Evil is a place and it resides in Medallion, Ohio. The opening sentence of Sula recounts an act of annihilation, “In that place, where they tore the nightshade and blackberry patches from their roots to make room for the Medallion City Gold Course, there was once a neighborhood” (3). I love the economy of Morrison’s first line and the way it transmits a subtle irony; a golf course for rich white folk is far more important than the preservation of a neighborhood for poor black people. Beginning with that act of destruction, Morrison portends the prejudice that consumes Medallion and carries with it an allegorical evil that acts as jailor.
In my novel I struggle with the concept of how to create a sense of foreboding or “evil” without detailing epic anecdotes and without exposing certain characters as wholly malevolent. In Sula, women’s oppression – in particular – delivers an unspoken, amorphous evil that has no comprehensive narrative. Medallion’s women accept transgression, pain, poverty, and the spite of a capricious universe as necessary parts of their lives, “Plague and drought were as “natural” as springtime. If milk could curdle, God knows robins could fall. The purpose of evil was to survive it and they determined (without ever knowing they had made up their mind to do it) to survive floods, white people, tuberculosis, famine, and ignorance” (90). It is an accepted fact that an omniscient, uncontrollable force presides over every aspect of the community’s life.
Each major female character commits reprehensible acts – if one takes them out of context. But placed within the context that the author illustrates – a community plagued with racism, poverty, crime, and lack of mobility, the acts become redemptive. This juxtaposition fascinates me and is something that I’m anxious to explore in my own work. In a wrenching scene, Sula’s grandmother Eva makes the agonizing decision to burn her son to death while he sleeps. After returning from war Plum has slipped into a cocaine addict’s purgatory with no hope of recovery. We experience the horror of a mother who fully realizes the hopelessness of the situation and who has arrived at the only viable solution. Plum’s death is the only way Eva can protect herself from his dependence on her and at the same time, relieve his endless suffering. Is this an evil act or is it necessary to prevent further anguish and reprehensible indignities? There is no right answer. Death, infidelity, poverty, and illness become signs that a malevolent presence is always one step away – or one step closer.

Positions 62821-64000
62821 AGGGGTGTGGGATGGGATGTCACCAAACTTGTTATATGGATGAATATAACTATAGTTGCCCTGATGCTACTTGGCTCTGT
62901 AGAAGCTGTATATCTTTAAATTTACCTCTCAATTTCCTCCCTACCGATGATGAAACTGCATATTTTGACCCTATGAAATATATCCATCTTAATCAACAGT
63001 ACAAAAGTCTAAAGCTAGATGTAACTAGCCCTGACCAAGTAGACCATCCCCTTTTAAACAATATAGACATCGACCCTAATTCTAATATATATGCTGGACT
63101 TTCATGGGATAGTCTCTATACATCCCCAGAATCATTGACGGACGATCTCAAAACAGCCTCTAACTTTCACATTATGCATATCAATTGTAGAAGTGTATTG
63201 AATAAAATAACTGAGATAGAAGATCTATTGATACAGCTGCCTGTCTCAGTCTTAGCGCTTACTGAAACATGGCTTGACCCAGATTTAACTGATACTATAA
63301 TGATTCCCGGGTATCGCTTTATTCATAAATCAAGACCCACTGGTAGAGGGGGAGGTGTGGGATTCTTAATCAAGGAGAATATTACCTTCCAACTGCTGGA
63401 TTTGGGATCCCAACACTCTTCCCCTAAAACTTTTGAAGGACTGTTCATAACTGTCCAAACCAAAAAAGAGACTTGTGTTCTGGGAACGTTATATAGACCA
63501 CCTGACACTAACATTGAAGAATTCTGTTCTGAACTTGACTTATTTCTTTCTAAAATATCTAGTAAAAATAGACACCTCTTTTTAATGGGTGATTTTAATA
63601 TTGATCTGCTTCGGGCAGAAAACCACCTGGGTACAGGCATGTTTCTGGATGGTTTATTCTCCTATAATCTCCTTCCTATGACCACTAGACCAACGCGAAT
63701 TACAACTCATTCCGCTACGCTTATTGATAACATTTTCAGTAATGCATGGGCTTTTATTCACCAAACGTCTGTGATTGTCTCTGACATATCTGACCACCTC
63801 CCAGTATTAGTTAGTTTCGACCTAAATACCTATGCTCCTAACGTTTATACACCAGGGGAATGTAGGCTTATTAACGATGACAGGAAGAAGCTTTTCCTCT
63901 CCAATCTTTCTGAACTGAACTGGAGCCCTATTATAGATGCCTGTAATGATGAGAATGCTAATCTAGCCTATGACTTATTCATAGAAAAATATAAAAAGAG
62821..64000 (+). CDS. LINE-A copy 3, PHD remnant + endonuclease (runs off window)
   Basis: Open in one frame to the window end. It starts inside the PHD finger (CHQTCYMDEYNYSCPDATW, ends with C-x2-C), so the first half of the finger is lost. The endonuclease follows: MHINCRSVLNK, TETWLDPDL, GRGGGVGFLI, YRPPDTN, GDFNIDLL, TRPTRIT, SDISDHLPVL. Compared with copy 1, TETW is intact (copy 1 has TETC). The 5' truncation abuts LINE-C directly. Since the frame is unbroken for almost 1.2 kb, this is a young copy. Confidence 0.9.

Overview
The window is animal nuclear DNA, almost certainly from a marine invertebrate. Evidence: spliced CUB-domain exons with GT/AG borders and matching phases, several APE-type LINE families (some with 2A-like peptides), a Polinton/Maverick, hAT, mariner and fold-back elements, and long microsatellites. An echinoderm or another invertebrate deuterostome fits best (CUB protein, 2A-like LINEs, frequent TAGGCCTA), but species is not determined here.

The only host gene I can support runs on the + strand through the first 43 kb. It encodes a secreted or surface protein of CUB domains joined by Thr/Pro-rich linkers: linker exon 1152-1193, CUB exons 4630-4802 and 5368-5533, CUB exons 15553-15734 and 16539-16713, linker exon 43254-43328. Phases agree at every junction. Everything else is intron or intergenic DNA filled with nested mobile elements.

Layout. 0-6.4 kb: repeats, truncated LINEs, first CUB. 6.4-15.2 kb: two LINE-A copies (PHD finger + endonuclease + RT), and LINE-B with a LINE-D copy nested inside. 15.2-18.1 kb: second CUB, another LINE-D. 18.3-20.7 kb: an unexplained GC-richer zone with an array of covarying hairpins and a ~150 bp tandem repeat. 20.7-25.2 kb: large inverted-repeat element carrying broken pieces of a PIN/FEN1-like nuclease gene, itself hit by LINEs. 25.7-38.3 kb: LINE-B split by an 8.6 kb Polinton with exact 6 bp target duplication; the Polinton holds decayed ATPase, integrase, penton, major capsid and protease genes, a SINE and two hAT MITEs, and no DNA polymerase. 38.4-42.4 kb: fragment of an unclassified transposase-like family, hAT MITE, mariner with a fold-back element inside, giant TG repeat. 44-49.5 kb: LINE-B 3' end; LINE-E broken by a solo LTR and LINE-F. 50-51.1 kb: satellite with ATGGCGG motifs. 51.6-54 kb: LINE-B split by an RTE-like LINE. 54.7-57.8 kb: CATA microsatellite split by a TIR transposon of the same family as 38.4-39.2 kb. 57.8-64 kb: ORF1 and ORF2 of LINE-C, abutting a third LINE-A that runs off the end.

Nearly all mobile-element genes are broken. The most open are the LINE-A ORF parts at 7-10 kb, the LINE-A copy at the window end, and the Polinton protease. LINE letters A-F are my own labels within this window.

Morrison also explores the conceit that evil triumphs when people fail to act. This is echoed in a scene that depicts Sula’s mother, Hannah, catching fire in their backyard and literally burning to death. As the scene unfolds, ten-year-old Sula watches in silence. The fact that Sula makes no motion to help her mother is chilling. We see a child who has interpreted her life in relation to a world that appears not only out of her control, but also, from which there is no escape. We surmise that Sula’s lack of action has been prompted, in part, by a comment she overhears her mother say to a friend, “…I love Sula. I don’t like her. That’s the difference” (57). It is a brief but momentous declaration that reverberates throughout Sula’s life. Taken alone, we may dismiss Hannah’s comment as a parent’s frustrated lament with child rearing but as the trajectory of Sula’s life unfolds, we understand that words can be evil harbingers.
Prior to her death, Sula returns to Medallion with a “plague of robins” on her heels. Robins descend on the town and blacken the skies. It is clear to Medallion residents that they are at the mercy of forces completely out of their control, “In spite of their fear, they reacted to an oppressive oddity, or what they called evil days, with an acceptance that bordered on welcome” (89). Morrison once again drives home the fact that evil exists as an entity – always ready to declare its culpability, capable of exercising conscious decisions and waiting to wreak havoc.
When Sula seduces Nell’s husband does she not reveal him to be of weak character? Isn’t she saving Nell from a life of heartache? Years later, as Sula lay dying Nell confronts her, “What about me? What did you take him for if you didn’t love him … I was good to you, Sula, why don’t that matter?” (144). Sula replies with, “It matters, Nell, but only to you. Not to anybody else. Being good to somebody is just like being mean to somebody. Risky. You don’t get nothing for it” (145). The idea that charitable acts are always rewarded is a moral construct that holds no currency for Sula. Who or what, is considered “good” is a judgment call; it’s relative. As Sula says to Nell just before Nell leaves her for the last time, “How do you know… About who was good. How do you know it was you? …Maybe it was me” (146).
The relationship of circumstance to survival consumes Medallion’s inhabitants. The profound insularity and marginalization of the “Bottom” produces a stoic belief in evil deeds as a necessary part of existence. The author never defines this evil – she simply describes the actions, rituals, and taboos that rule the dispossessed. It is the intangibility that rivets us; we are assailed by the passivity of Medallion’s inhabitants. Aspiring to achieve anything more would be futile and the full weight of this oppression is on every page. Herein lies the true manifestation of evil – intolerance, oppression, and a slow, insidious chipping away at hope.
Sula by Toni Morison